Isla Vistans will gather at a vigil tonight in honor of nearly 60 people who died Sunday in a mass shooting at a country music festival in Las Vegas, Nevada.
The tragedy hits close to home in Isla Vista, where a mass shooting took the lives of six students on May 23, 2014.
Jay Pannu, a 2015 UC Santa Barbara alumnus, was visiting Las Vegas this weekend. He didn’t attend Route 91 Harvest Festival but said he was on the Las Vegas strip two to three hours before the shooting happened.
“I just kept thinking how lucky I was that I didn’t stay on the strip,” said Pannu, who left the city shortly before the shooting began. As he drove out, he said he noticed that traffic had stopped heading into Las Vegas.
A gunman began shooting from a top floor of the Mandalay Bay hotel in Las Vegas at approximately 10:08 p.m. The Las Vegas Review-Journal reported on Monday that at least 59 people had been confirmed dead and more than 525 people were injured. According to the newspaper, the gunman shot himself in an apparent act of suicide.
On the night of the May 23 shooting in Isla Vista, Pannu had just gotten out of the shower and was going to walk into I.V. when he heard the news.
“I just feel that people like myself need to accept that in order to change the world, you have to change yourself first. People won’t change unless they want to,” he said, reflecting on both tragedies.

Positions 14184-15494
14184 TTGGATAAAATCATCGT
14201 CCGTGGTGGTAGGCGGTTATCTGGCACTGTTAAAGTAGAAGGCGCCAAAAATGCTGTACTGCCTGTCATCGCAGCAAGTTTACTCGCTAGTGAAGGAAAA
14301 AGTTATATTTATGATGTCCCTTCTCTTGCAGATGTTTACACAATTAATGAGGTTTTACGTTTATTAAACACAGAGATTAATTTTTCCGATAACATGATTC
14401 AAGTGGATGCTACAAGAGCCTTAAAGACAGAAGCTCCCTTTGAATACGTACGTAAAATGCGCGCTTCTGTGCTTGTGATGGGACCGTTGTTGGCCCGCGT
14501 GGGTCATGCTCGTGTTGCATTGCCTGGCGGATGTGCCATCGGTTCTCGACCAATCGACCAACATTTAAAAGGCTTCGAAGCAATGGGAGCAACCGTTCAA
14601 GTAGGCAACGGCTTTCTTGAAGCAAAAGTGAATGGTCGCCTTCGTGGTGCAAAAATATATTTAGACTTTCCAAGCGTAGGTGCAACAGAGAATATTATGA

During Tuesday night’s vigil, organizers hope they can offer an open, welcoming environment for community members to share their thoughts.
Spencer Brandt, an organizer, said the event will not be political in nature, but he and Ethan Bertrand, I.V. Community Services District Board President, emphasized the importance of addressing gun control as a root cause of both the Las Vegas and Isla Vista shootings.
“It is clear that the United States has a problem with gun violence that is unparalleled in many other developed countries,” Bertrand said. “We must raise our voices as loud as we can every time a mass shooting occurs to ensure that our lawmakers take action to prevent gun violence.”
Leaders of local government will speaking at the vigil and Diana Collins-Puente, Isla Vista community advisor, will be be co-organizing the vigil.
“It is painful to remember the gun violence that took the lives of members of our beloved community in 2014,” said Bertrand, who moved to Isla Vista in August of 2014.
“I remember waking up and turning on CNN on May 23, 2014. I was stunned and heartbroken to see what had happened in the community that I would soon call home,” he said. “That moment has certainly shaped my commitment to Isla Vista.”
“To respect the legacy of those lost and injured, I feel that it is important for Isla Vistans to speak out against gun violence at this critical time for our nation,” Bertrand said.